And it has the potential, if only we allow it, to redefine the relationship between the people of Northern Ireland and their government.
Northern Ireland has rich traditions across its community.
Too often these traditions have had their image sullied by the aggressive demands of a few for rights that cut across the rights of the many.
But I believe that at their best these traditions make Northern Ireland what it is - a vibrant, creative society capable of great tolerance and inclusivity.
I want to build on, not suppress these traditions. I want to see a society which celebrates its diversity. A society in which Orange and Gaelic can live side by side in mutual respect, as keen to protect each other's rights as their own.
A society at ease with itself does not demand unfettered freedoms or rights without responsibilities. For what value have rights if they are only conferred on people we agree with?
I want to see a Northern Ireland with two self-assured traditions but one body of citizens.
Because it is united by shared language, shared values and shared land, with bonds that are strong enough to encompass diversity of religion, of politics and of custom.
Equally, a healthy, cohesive society is a collection of individuals linked by a shared, respected established order.
As long as that order is imposed from outside Northern Ireland, no matter how well meaning the Government - or how skilled the Secretary of State! - that vision will elude us.
That's why the Good Friday Agreement set the parameters for a new order. Because only with self-government can the values and identities of the state truly reflect the values and identities of society.
This is why I am convinced that the collapse of power sharing in 1974 does not foreshadow the demise of the Good Friday Agreement in 2000.
We have not been here before.
The Good Friday Agreement is more robust than Sunningdale. Its institutions are more inclusive, more democratic. Its roots in the community go deeper.
We have never before had such a comprehensive settlement nor such potential for lasting peace and stability.
Because we have learned the lessons of Sunningdale.
I know, the politicians know and, most important of all, the people of Northern Ireland know that the different basis makes this the best formula we will ever devise.
They know, too, that if they throw this chance away it will take another generation before they can claw back the benefits we have so nearly secured.
Just imagine it.
Another 30 years.
30 more years of sectarian division; 30 years of direct rule; 30 years of high unemployment, low investment and sympathy, but not respect, in the eyes of the world.
And the Agreement that would emerge from that lost generation would be, give or take the odd dot and comma, exactly the same as the one we have today.
Only the wounds will be deeper; the trust harder to build and the people more cynical than ever about the capacity of their politicians to represent them.
Nobody will be in a stronger position than they are now. Just more anguished, more exhausted and more defeated.
I can understand if you are slightly puzzled that, today of all days, you should hear this hymn to the Good Friday Agreement.
Why, you may well ask, if the Good Friday Agreement really is the blueprint for a better future in Northern Ireland, is the peace process in such apparent jeopardy?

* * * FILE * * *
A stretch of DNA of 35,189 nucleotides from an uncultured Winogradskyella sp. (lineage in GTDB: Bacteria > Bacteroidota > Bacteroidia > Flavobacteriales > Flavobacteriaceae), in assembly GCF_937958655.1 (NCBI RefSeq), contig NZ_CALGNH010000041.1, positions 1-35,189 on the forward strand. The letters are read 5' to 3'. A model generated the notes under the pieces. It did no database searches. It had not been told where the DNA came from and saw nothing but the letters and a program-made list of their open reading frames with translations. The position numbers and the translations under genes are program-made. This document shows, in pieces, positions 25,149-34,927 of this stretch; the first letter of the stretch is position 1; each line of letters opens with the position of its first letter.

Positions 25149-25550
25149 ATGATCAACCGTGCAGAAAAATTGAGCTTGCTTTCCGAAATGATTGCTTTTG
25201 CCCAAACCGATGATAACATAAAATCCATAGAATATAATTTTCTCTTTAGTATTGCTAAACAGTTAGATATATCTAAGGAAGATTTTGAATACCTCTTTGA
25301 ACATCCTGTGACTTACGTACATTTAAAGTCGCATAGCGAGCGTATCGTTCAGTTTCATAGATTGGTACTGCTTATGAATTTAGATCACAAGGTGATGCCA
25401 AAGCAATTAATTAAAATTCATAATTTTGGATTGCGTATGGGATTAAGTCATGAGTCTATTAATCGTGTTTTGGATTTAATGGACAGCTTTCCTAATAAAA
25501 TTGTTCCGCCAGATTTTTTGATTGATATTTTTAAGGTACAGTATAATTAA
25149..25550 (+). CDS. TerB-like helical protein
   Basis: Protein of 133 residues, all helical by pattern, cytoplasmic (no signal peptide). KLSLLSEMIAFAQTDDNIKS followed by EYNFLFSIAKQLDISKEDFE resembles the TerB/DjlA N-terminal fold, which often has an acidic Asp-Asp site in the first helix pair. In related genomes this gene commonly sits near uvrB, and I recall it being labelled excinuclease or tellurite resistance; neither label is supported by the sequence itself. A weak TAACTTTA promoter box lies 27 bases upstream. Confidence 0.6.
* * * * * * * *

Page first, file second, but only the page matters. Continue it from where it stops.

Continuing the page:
And why insist on decommissioning if it brings down a fair and effective government?
The answer is that the Good Friday Agreement asked everybody to make an investment, to show commitment to the process and faith in each other.
It recognised that we could not move into the future until we broke from the past.
And that, for many people, was the hardest thing of all. It meant the release of paramilitary prisoners, some of whom had committed the most unspeakable crimes.
It meant setting aside generations of often violent hostility and sharing power with old enemies.
It meant reform of some of the pillars of Northern Ireland life - the RUC and the criminal justice system - to equip them for the demands of peace, not conflict.
And it means decommissioning. To underwrite with actions the paramilitaries' stated commitment to peace.
And even at this late, late hour it is within the paramilitaries' power to demonstrate clearly that they are dedicated to this process. To prove to us that the Bill to pause the institutions is not necessary.
I appreciate the difficulties that this causes. There are many, I know, in the republican movement who are passing from one era of strategy and organisation to the next but have not yet reached the logical conclusion of their actions. I know the passions that an attempt to force decommissioning arouses.
I am not naïve. Surrendering long fought and hard-line political ground is one thing. Appearing to be forced to surrender all together is quite another. That's why decommissioning is a voluntary contribution to the process of building trust. But it is also necessary in order to move forward.
During the multi-party talks of 1998, every point of this Agreement was studied in detail then weighed in the round. The result is a finely tuned but hard-won compromise.
Every provision, every word, is there for a reason. Any unilateral change of detail or emphasis, no matter how small, would throw it out of balance.
Everyone who brokered the Agreement understood this. Unless someone is proposing to re-negotiate it, it is this deal that has to be implemented, this deal and all of it.
So if we are to get through the coming period, if we are to keep the peace process on track, then we must guard jealously the integrity of the Good Friday Agreement and maintain the confidence of all parties in its scrupulous fairness.
I am under no illusions about the size of the task ahead or of the heavy price of failure.
These are difficult times but I can assure you that I am not about to give the upper hand to the political dinosaurs who have consistently opposed peace and progress, who thrive on conflict and misery.
Northern Ireland's proud traditions grew up in adversity - as they saw it - to protect their way of life, to express their traditions without fear of attack.
They did not live in fear and isolation, did not suffer dreadful losses of friends and family only to flinch now that we are in sight of peace.
I have more faith in the people of Northern Ireland than that. Their will, their spirit, their history demands that we make this Agreement work.
The 20th Century was steeped in blood, across the globe and in this small corner of it. It showed, cruelly and indiscriminately, the destructive potential of coercive power.
This Century will conclusively prove its limits.
And I am convinced that history will add Northern Ireland to the roll of nations which proved that force - political or paramilitary - can never supplant democracy.